A dialogue beat is like the secret sauce that gives a conversation flavor. It’s not just about the words being said; it’s about the pauses, actions, and unspoken emotions that happen between the lines.

Imagine two friends catching up over coffee, and one of them suddenly goes quiet, looks down at their cup, and lets out a sigh. That sigh? That’s a beat. It tells you there’s something more going on, something deeper than the casual chat suggests.

In screenwriting, dialogue beats play a big role in adding depth to the characters and moving the story forward without directly spelling everything out. They’re the moments that make you lean in a little closer because you know something important is being communicated, even if it’s not through words. These beats can show hesitation, realization, a change in thought, or an emotional shift, all contributing to the richness of the interaction.

Structural Story Beats

Structural beats in screenwriting, or any narrative form, are like the framework of a house. They are the key points or events within a story that guide the narrative from beginning to end, making sure everything progresses logically, maintains pace, and delivers a satisfying ending to the audience.

You can do this by just using a three-act or five-act structure in your story or creating what’s called a “beat sheet.” Both approaches will give you a roadmap of your story from beginning to end.

In a three-act structure, you’ll have something as simple as the setup, the confrontation, and the resolution. Here’s what that looks like:

Act 1: Setup

  • Introduce the world and characters.
  • Present the catalyst or inciting incident.
  • Lead the protagonist to decide to face the challenge.

Act 2: Confrontation

  • Dive into the protagonist’s struggle against obstacles.
  • Midpoint reveals a major twist or deepens the conflict.
  • Things take a turn for the worst.

Act 3: Resolution

  • The protagonist finds a solution or makes a final effort to resolve the main conflict.
  • Climax where the outcome is decided.
  • Show the aftermath and how the characters have changed.

If we were to apply this to the movie The Terminator, it’d look something like this:

Act 1: Setup

  • World and Characters: Los Angeles, 1984. Sarah Connor’s ordinary life is about to change when a relentless killing machine from the future begins hunting her.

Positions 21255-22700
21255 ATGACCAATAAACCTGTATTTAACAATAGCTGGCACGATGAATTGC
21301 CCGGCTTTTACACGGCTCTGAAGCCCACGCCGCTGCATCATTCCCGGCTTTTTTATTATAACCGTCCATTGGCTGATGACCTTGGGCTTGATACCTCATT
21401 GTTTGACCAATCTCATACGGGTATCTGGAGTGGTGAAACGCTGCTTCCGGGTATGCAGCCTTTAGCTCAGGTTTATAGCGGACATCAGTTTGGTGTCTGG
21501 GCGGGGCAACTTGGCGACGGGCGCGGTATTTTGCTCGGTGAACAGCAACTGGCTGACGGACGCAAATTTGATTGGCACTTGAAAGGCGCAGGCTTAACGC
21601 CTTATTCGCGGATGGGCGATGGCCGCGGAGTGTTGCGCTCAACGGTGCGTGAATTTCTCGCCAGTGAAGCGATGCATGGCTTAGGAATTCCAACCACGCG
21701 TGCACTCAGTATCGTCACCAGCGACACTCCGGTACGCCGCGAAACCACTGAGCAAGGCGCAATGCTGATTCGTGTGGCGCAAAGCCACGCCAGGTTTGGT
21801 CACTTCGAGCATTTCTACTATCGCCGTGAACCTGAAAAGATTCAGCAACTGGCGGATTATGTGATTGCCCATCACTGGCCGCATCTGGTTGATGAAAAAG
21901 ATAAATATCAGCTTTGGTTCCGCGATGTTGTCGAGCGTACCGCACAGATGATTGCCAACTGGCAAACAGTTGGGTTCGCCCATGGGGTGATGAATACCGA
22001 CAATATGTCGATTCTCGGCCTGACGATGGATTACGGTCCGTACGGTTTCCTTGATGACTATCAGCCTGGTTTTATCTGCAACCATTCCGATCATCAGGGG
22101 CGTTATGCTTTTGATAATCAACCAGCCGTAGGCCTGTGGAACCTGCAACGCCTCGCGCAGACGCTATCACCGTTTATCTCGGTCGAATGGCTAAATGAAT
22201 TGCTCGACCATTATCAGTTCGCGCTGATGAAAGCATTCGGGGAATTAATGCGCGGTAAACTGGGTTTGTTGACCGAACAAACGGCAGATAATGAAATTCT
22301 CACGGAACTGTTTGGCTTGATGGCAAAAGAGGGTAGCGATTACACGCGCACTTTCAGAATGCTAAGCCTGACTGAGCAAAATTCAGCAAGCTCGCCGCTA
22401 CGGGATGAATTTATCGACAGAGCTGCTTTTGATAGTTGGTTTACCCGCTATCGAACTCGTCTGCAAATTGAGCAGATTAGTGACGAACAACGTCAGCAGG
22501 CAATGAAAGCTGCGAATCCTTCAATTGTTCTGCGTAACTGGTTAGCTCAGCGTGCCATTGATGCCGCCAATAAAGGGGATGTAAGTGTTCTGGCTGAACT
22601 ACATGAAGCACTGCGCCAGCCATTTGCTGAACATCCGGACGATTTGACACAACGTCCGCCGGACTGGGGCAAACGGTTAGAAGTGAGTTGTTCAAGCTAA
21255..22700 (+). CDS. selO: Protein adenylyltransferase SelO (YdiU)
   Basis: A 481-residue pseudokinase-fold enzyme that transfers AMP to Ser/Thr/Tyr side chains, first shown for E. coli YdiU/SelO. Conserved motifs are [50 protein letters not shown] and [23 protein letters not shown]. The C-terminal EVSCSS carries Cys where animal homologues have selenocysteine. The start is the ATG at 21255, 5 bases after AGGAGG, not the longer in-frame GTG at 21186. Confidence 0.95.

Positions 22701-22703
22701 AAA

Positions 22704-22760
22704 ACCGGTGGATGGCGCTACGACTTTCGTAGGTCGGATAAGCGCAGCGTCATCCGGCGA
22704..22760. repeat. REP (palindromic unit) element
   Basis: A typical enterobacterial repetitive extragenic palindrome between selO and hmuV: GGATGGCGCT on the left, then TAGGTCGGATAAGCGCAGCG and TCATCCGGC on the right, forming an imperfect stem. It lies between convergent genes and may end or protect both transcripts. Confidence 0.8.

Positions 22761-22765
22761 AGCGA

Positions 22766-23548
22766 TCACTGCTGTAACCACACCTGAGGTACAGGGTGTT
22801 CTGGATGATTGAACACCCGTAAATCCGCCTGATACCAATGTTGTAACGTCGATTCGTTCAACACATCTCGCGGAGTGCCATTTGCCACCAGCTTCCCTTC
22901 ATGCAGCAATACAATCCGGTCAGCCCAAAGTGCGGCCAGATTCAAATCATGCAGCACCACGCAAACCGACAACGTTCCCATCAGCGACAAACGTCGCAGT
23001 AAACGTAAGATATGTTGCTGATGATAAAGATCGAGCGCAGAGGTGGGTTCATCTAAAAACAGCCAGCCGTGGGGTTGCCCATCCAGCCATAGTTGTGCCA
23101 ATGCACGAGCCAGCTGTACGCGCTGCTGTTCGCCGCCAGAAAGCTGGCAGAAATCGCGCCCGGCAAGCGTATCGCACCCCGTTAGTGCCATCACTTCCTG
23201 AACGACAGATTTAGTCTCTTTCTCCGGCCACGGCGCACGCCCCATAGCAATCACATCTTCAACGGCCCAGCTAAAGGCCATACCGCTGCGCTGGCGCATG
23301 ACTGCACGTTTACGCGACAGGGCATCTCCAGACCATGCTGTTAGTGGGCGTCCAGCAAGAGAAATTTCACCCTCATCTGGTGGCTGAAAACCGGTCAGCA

• Catalyst or inciting incident: Sarah is attacked by the Terminator and is almost killed.
  • Decision: Kyle Reese, a soldier from the future, finds Sarah and convinces her of the danger she’s in. She decides to flee with him.

Act 2: Confrontation

  • Struggle: Sarah and Kyle are on the run, facing obstacles and escaping the Terminator whenever he appears.
  • Midpoint: Sarah learns she will be the mother of John Connor, the future resistance leader. She accepts her role in this larger narrative.
  • There’s a low point: The Terminator kills Kyle, and Sarah is left alone to fight.

Act 3: Resolution

  • Solution/Final Effort: Sarah lures the Terminator into a factory.
  • Climax: In a final showdown, Sarah crushes the Terminator in a hydraulic press. She has now survived the impossible and secured the future of her unborn son.
  • Aftermath: Sarah, now pregnant and forever changed, records messages for John, prepared for the future and her role as the mother of humanity’s hope.

A beat sheet would be a little bit more granular in spelling everything out. Two popular methods for creating a beat sheet are Save the Cat and Dan Harmon’s story circle.

Blake Snyder wrote Save the Cat, and this method is broken down into 15 specific beats. It is similar to what we just went over but a little more extensive.